14th Nov, 2018

Coventry historic medieval gems transferred by council to Trust

Editorial Correspondent 30th Nov, 2017 Updated: 30th Nov, 2017

HISTORIC buildings in Coventry have been transferred by the council into a trust.

It is being billed by Historic England as one of the largest ever single transfers of historic buildings from a local authority to a community heritage organisation.

Coventry City Council’s cabinet this week approved the transfer of 22 individual properties, and five adjoining sites, to the Historic Coventry Trust.

The buildings range from two Grade I listed, 14th-century monasteries to a row of 19th-century shops in a conservation area.

The council says the action will kick-start an ambitious five year, £30 million programme which will see the buildings repaired and found new, sustainable re-uses – many of which will receive funding from Historic England through the Coventry Heritage Action Zone project.

The 27 historic buildings and sites cover 500 years of Coventry’s history. They are:

· 13 properties, mostly shops, in The Burges conservation area

· The Charterhouse Heritage Park, Coach House and Charterhouse Fields

· Drapers Hall

· The Anglican Chapel in London Road Cemetery

· The Non-Conformist Chapel in London Road Cemetery

· 3 to 5 Priory Row (three properties known as the Lychgate Cottages)

· Swanswell Gatehouse

· Cooks Street Gatehouse

· Whitefriars Gatehouse and adjoining land (comprising three properties

· Whitefriars Monastery and adjoining land

Some of the buildings have an on-going economic use, such as the row of shops in The Burges. This transfer of economic use, as well as the buildings themselves, is what makes the initiative ground-breaking, Historic England adds.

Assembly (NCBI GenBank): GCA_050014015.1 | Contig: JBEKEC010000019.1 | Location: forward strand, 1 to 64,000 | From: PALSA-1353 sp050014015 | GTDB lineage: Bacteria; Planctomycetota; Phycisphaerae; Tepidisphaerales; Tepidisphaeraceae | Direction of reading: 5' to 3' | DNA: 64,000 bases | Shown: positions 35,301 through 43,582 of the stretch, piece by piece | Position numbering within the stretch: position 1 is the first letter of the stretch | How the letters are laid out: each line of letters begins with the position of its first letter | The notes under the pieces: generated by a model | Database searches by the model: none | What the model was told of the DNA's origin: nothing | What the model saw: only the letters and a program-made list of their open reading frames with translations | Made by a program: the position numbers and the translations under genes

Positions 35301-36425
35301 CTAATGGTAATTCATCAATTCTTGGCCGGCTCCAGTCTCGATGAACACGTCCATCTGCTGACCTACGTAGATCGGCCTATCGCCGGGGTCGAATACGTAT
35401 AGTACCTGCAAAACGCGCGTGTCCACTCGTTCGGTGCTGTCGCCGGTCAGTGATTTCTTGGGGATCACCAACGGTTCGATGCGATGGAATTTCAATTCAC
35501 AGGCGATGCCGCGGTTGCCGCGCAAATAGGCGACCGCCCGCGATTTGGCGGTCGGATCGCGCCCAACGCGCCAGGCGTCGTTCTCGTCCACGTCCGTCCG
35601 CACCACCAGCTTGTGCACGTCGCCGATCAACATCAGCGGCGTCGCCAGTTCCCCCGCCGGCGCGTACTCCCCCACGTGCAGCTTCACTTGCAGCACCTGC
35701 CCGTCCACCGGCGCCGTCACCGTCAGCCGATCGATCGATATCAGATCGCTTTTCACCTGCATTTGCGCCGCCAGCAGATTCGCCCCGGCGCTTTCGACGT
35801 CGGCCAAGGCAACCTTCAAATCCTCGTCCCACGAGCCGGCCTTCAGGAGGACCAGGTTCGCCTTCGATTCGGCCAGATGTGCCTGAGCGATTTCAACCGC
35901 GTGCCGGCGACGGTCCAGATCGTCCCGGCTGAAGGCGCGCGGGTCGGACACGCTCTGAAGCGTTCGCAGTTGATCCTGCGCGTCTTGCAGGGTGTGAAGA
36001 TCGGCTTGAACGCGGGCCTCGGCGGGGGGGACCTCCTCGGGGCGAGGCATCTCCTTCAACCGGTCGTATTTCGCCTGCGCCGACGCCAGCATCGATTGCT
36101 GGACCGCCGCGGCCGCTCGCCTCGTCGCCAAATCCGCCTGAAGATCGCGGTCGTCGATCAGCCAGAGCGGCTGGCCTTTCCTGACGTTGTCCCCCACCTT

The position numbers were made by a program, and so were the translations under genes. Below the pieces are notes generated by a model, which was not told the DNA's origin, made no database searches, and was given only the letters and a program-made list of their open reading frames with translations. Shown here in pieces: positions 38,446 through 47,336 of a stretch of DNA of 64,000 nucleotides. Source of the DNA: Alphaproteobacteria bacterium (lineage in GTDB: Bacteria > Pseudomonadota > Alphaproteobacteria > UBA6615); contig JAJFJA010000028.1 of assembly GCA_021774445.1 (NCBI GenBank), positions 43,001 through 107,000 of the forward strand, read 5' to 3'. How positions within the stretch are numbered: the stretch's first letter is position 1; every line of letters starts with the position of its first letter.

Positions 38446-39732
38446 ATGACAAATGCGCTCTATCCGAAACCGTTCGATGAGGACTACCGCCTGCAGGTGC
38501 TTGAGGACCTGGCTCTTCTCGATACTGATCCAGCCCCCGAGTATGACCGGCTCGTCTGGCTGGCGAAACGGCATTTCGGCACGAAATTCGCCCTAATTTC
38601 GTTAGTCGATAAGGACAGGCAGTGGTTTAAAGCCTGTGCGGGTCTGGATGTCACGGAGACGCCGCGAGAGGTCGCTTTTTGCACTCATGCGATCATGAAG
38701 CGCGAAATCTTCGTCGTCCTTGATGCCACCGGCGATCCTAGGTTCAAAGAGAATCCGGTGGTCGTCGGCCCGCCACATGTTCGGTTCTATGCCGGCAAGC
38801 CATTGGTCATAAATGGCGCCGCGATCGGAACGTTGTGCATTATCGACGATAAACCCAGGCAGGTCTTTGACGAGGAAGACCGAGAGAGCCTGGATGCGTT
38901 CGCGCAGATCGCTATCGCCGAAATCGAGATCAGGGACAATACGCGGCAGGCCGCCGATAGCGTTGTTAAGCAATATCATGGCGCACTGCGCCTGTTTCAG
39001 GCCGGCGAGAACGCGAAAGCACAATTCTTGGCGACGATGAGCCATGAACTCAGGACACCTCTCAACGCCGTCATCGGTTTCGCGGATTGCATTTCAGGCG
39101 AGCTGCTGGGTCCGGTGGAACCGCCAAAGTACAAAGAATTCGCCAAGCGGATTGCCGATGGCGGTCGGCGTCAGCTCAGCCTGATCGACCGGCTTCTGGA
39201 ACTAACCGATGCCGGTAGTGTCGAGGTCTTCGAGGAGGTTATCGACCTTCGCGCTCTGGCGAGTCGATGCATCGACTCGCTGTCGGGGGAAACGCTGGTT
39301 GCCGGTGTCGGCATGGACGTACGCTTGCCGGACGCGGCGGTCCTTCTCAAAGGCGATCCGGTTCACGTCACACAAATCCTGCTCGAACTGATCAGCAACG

Ian Morrison, Director of Planning at Historic England said: “This is one of the largest and most ambitious transfers of local authority heritage assets to date in England, and reflects a growing acceptance by many councils that charities can often provide the funding and energy these buildings need. We believe that the business approach taken by the Council and Historic Coventry Trust is unique and should be celebrated.”

A Historic England statement added: “Through the Coventry Heritage Action Zone project, supported by Historic England, many of these buildings will receive funding for projects that will generate new uses, such as holiday lets, visitor attractions, shops and even homes above businesses.

“The Historic Coventry Trust, which operates on social enterprise principles, is fund-raising to support the reuse of the buildings which will boost Coventry’s visitor economy and generate revenue for the buildings’ long term maintenance. The Trust will be able to borrow funds to supplement grants for conservation work. This is an example of what Historic England has been promoting through its guidance on heritage asset transfer – Pillars of the Community.”

Ian Harrabin, Chairman of Historic Coventry Trust said: “Despite Coventry’s image as a modern post-war city, the best of its medieval buildings actually survived the bombing and were preserved and maintained by the Council, but largely forgotten. These assets offer huge potential today to boost tourism in the city and to change its image – we have found treasure, hidden in plain sight.

“At its heart the Trust is a regeneration company, merging private sector expertise with social gain, and has a very long term vision – to preserve the city’s heritage for the next 1,000 years of its history. The Trust is already working with Historic England and the Council on an appraisal of the city’s post-war heritage.”

Councillor Jim O’Boyle, Coventry’s Cabinet Member for Jobs and Regeneration said: “Confidence in our city is growing following our success in recent years in attracting business investment – but our wider image remains an issue for the city centre in particular. The City of Culture bid has galvanised the city’s institutions to work together in unprecedented cohesion with tourism being a major part of our plans for the future.

“This asset transfer is a key step to making the best use of some incredible buildings which the council have neither the financial nor staff resources to deliver. The Council is safeguarded by only transferring the assets once the funding for restoration has been raised. It’s a win, win for the city and the plans will receive a huge boost in delivery if we win the City of Culture Bid next week.”

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